by Brad Trumpheller
In any kind of two-way glass daffodil there’s the night
I put on my lover’s dress & it fit me like a renaissance.
Snap the shoulder straps in time with the streetlights.
Click click goes the clock I disregard on principle. My,
what a wick you have. What an ankle-length shadow
I’m faking. My loud glade. My glued-shut bone gate.
Walk like this, go all the fairy lights. Put your hips
into me. Who gets undressed in this kind of story?
Click click. It’s so heaven of us to think of anything
as untimely. My mom’s thumb smearing the lipstick
off my collar, my mouth. I learned speech first
as distance, second as costume jewelry. I don’t have
a lover. Any poem I wear a dress out of is a lie.
Who would remember me myself otherwise?
a man plants another mans skull
in the grass & thats how we arrive
at religion. crab apple ritual rights
of passage. like any good weed
god winds up our spines like yarn.
cotton-lined coffin. spindle litany.
like any good crop god has roots
in man wanting profit. the dead
good for nothing but their seed
& estates. our plot of earth. this
box built to rot in. this past passed
down to us through dialects & dirt.
whats tradition but calcified chaff
cut & counted as capital. whats
capital if not a bone torqued
towards her own bone-red light.
according to stories all the men
in our family came back from war
& buried their dog tags in the same
land they would later be laid beneath.
i have nothing to say about that.
these trees grieving so materially;
these leaves weeping in their seasons
Miracles keep making everything
complicated and this year I’m trying to care less about names, especially yours,
so I’m pulling an Adam and switching everything’s name tags around, like now
you’re the mayor and now you’re crouched at the chopping block, or like see that bird
well now it’s a sleeping bag full of quartz which means no one is going to bed
until I say so, but don’t worry, the best shortcuts to wonder are the ones that sound
scariest, or was it simplest, like the camouflage cargo shorts I found flapping sadly
on the flagpole after my overdose, or how many candles I burned through
when you left, anyways look again, I’m keeping busy by peeling all the wax
off the television while you watch from the bed, and this time your name
is Harry Styles which means I’ve very nearly forgotten everything about you,
and the blankets are made out of wrapping paper, which makes us present,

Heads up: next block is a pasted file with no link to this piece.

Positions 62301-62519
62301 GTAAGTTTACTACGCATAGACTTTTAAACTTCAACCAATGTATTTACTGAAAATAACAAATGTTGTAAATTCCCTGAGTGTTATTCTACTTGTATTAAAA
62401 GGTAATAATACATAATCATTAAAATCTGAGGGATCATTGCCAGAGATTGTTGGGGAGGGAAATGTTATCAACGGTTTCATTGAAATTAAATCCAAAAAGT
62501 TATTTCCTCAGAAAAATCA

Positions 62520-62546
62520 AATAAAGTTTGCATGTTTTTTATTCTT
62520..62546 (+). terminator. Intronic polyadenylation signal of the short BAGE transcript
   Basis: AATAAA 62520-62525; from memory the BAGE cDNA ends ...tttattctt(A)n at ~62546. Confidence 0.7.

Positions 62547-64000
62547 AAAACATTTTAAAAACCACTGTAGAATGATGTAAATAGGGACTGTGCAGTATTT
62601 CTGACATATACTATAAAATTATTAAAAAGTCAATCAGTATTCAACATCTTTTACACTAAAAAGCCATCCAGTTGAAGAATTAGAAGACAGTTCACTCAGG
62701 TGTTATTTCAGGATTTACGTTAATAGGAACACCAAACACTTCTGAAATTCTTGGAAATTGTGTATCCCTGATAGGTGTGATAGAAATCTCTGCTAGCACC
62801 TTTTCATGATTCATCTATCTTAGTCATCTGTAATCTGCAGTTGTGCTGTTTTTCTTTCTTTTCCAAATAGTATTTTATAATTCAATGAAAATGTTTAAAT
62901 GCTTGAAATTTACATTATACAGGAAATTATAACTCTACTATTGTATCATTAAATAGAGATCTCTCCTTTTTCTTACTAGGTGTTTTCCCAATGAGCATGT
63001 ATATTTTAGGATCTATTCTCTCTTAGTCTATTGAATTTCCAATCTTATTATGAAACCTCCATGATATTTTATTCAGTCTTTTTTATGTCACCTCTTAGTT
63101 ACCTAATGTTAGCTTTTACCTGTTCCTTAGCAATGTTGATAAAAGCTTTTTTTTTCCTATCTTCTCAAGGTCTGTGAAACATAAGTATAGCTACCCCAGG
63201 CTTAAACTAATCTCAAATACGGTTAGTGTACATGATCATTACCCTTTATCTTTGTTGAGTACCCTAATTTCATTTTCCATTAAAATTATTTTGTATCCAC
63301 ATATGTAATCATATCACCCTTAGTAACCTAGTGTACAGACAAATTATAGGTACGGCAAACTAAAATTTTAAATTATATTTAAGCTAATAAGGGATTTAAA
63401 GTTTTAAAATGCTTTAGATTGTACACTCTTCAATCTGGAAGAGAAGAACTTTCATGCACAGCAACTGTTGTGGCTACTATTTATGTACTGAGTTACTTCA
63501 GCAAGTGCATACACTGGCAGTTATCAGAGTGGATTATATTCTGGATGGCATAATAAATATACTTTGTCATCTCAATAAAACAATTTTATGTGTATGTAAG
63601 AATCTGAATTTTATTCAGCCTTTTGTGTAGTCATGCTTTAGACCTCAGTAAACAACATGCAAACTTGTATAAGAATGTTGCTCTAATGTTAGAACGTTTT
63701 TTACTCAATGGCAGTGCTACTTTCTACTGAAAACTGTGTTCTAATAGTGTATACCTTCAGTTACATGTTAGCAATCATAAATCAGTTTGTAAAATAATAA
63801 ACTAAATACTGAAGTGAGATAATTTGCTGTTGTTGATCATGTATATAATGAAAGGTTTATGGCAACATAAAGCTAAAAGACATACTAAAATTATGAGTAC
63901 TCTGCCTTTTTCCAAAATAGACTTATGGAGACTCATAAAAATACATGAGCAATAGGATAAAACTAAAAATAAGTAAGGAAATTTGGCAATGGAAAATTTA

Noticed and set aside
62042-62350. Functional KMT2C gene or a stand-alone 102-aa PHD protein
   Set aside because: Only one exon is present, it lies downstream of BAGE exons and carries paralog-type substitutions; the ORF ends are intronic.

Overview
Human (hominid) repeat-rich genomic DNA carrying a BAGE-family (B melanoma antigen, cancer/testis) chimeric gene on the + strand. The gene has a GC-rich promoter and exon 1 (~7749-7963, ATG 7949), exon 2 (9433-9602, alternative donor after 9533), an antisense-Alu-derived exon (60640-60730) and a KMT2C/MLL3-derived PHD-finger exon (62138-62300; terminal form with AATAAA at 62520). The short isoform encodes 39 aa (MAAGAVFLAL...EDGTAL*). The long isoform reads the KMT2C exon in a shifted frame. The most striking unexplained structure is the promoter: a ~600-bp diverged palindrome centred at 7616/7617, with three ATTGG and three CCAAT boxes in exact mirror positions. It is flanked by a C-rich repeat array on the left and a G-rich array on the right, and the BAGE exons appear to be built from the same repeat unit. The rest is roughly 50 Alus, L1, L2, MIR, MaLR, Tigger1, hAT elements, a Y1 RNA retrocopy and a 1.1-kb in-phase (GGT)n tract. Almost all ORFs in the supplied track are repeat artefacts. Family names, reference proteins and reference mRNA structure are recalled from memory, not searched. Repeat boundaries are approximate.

and that’s a bad joke but who can stop me, Harry, who can stop me when I’m skipping
down 6th Avenue in the middle of a blizzard making everything shinier by snapping
my fingers like poof!, there goes the rat rooting through trash, now it’s the same rat,
just gold, and I wish someone had told me earlier that I was allergic to most forms
of jewelry, or that you can’t get cum out of wrapping paper without praying
but what if I told you that wasn’t even sex we were having, it was really parcheesi
and neither of us remembered the rules, neither of us remembered anything
except how to tie two cherry stems together in each other’s mouths, and honestly
Harry, I’d trade in this whole fake garden for that feeling again, I’d crack open
each wheezing green and send all the pots sailing through the windows,
but until then come look at the daylilies, the petunias and dumb shrubbery,
come look at what the snow has not beheaded, the snow which here when walked on
does not dirty, does not change, because more than anything I wish I could keep making
everything happen for the first time, like snow, like meeting you, before you
were Harry Styles, before they invented pop stars and flutes still made the swans
panicky, back when the world felt knowable, when it was just you and me, adjusting
each other’s veils in that very-green-forest,
sipping the suddenly blushing water from our matching alabaster mugs.
Brad Trumpfheller is a poet and bookseller from the South. Their work has appeared in or is forthcoming from Poetry, jubliat, Washington Square Review, The Nation, and elsewhere. They co-edit Divedapper, and currently live outside of Boston. Their chapbook, Reconstructions, will be out from Sibling Rivalry Press next year.